I have been reading Chesterton’s All Things Considered this past week. While I enjoy his razor-sharp wit and (get this) his plethora of memorable aphorisms, I am always a bit shocked at how narrow his understanding of the Puritans was. His characterization of puritanism was no doubt the popular one of the day, but I long for greater precision. I am not sure one can be both a Rump separatist and one who wishes to purify the English church at the same time, though Chesterton assumes it. In a number of essays he takes his straw killjoys to the woodshed for a whuppin’. But I will leave the discussion of his views of Cromwellian times for another post.
The most prized Chesterton work in my collection is The Club of Queer Trades. Mad sleuth Basil Grant is my favorite detective–even above Hercule Poirot. Unfortunately, Basil only appears in this one brief work. In honor of Chesterton’s birthday I want to share my pet extract from the book. I love these paragraphs because they have brought forth rivers of imagination flowing through my mind. The narrator of the story and Basil Grant meet one day on a London double decker tram for a conversation while the city rushes by:
Basil Grant and I were talking one day in what is perhaps the most perfect place for talking on earth–the top of a tolerably deserted tram car. To talk on the top of a hill is superb, but to talk on the top of a flying hill is a fairy tale.
The vast blank space of North London was flying by; the very pace gave us a sense of its immensity and its meanness. It was, as it were, a base infinitude, a squalid eternity, and we felt the real horror of the poor parts of London, the horror that is so totally missed and misrepresented by the sensational novelists who depict it as being a matter of narrow streets, filthy houses, criminals and maniacs, and dens of vice. In a narrow (p. 56) street, in a den of vice, you do not expect civilization, you do not expect order. But the horror of this was the fact that there was civilization, that there was order, but that civilization only showed its morbidity and order only its monotony. No one would say in going through a criminal slum, “I see no statues. I notice no cathedrals.” But here there were public buildings; only they were mostly lunatic asylums. Here there were statues; only they were mostly statues of railway engineers and philanthropists–two dingy classes of men united by their common contempt for the people. Here there were churches; only they were the churches of dim and erratic sects. Agapemonites or Irvingites. here, above all,there were broad roads and vast crossings and tramway lines and hospitals and all the real mores of civilization. But though one never knew, in one sense, what one would see next, there was one thing we knew we should not see–anything really great, central, of the first class, anything that humanity had adored. And with revulsion indescribable (p. 57) our emotions returned, I think, to those really close and crooked entries, to those really mean streets, to those genuine slums which lie around the Thames and the City, in which, nevertheless, a real possibility remains that at any chance corner the great cross of the great cathedral of Wren may strike down the street like a thunderbolt.–(“The painful fall of a great reputation,” in The Club of Queer Trades by G. K. Chesterton, pp. 55-57)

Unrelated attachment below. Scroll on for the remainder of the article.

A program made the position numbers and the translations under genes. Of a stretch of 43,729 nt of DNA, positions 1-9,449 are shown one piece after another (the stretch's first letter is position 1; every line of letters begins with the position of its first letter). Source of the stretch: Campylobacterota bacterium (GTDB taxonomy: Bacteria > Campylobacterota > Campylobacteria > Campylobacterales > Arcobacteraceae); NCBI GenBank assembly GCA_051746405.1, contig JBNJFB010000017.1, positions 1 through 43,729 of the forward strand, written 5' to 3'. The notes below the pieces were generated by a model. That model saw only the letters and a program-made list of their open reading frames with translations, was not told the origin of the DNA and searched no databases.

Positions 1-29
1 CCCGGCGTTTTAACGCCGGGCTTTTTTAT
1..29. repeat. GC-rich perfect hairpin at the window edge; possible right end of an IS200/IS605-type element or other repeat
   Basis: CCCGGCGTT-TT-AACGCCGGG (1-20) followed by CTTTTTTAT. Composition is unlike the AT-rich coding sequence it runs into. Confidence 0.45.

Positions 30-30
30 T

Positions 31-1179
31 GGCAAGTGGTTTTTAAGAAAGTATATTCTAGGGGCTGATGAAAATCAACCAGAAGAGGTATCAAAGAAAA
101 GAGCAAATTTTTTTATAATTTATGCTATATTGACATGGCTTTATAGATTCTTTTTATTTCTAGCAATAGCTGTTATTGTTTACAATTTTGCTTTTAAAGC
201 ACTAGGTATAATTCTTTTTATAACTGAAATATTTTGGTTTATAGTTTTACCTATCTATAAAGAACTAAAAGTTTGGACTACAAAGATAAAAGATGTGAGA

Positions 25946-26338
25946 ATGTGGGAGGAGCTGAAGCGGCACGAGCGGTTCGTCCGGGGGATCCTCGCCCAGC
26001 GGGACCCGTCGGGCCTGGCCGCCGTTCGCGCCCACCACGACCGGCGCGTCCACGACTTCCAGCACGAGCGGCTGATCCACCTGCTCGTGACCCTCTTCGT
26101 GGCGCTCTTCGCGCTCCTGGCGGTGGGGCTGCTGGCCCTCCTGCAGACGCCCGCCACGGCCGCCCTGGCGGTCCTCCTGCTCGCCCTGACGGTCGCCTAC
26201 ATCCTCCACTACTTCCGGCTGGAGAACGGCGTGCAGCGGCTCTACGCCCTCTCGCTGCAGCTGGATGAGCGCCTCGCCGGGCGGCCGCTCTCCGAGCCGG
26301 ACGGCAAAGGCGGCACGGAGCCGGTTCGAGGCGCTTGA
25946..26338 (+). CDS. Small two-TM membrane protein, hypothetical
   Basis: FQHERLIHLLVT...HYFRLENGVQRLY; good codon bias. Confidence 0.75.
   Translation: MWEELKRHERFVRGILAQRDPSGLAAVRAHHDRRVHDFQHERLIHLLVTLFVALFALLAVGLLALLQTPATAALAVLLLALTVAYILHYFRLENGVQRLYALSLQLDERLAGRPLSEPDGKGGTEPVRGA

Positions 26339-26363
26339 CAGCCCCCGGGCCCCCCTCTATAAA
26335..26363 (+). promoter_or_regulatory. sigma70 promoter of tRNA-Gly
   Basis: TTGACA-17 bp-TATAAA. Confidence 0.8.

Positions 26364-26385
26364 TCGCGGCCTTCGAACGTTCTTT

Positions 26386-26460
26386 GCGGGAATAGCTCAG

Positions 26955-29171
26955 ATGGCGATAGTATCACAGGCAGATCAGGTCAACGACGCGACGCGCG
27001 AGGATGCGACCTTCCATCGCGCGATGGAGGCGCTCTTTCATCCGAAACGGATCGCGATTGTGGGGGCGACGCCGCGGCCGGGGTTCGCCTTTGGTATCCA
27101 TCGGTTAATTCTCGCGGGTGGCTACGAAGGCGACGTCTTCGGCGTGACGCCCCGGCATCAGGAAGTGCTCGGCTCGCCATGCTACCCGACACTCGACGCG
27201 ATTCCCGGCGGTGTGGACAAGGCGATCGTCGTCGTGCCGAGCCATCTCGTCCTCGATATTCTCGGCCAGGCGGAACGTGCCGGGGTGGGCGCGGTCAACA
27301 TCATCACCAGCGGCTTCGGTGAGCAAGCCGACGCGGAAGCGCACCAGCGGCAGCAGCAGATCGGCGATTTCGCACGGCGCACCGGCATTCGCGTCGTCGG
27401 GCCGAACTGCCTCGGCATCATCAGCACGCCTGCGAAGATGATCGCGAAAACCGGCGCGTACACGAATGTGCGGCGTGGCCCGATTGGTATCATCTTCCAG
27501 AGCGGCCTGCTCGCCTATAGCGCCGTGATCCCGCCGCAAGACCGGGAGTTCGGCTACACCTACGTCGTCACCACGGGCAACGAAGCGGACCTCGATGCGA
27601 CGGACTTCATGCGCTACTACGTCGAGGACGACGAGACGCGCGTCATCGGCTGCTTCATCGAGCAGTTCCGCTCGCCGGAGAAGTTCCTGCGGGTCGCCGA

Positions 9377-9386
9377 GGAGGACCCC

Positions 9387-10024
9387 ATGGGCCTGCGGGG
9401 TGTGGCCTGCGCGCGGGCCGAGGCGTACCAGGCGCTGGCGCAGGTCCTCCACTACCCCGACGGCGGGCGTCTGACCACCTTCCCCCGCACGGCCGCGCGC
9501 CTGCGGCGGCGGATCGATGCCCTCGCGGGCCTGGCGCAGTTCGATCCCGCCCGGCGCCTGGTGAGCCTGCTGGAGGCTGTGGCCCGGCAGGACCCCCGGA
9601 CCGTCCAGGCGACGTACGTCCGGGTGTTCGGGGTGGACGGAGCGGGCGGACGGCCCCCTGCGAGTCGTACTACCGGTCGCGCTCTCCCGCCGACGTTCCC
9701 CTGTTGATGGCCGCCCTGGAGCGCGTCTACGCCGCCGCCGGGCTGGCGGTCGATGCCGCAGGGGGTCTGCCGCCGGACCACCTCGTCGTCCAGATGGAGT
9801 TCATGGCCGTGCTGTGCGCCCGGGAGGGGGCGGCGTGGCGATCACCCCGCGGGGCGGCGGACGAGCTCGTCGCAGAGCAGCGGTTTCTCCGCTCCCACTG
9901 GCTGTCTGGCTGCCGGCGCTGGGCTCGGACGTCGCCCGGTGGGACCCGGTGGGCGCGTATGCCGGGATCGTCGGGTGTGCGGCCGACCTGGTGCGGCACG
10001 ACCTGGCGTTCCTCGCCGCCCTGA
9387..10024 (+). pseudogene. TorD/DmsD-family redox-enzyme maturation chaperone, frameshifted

In what sense is talking on the top of a hill a great experience? Is it the solitude or the prospect of all that surrounds the hill? And so, how does talking on the top of a tram exceed that experience, and vault us into the category of fairy tale? Literary critics have argued about the proper definition of fairy tale for at least a century. In what sense does the narrator mean this experience is a fairy tale? Is it being a part of Basil’s mad world, or is it something sublime and indeed transcendent?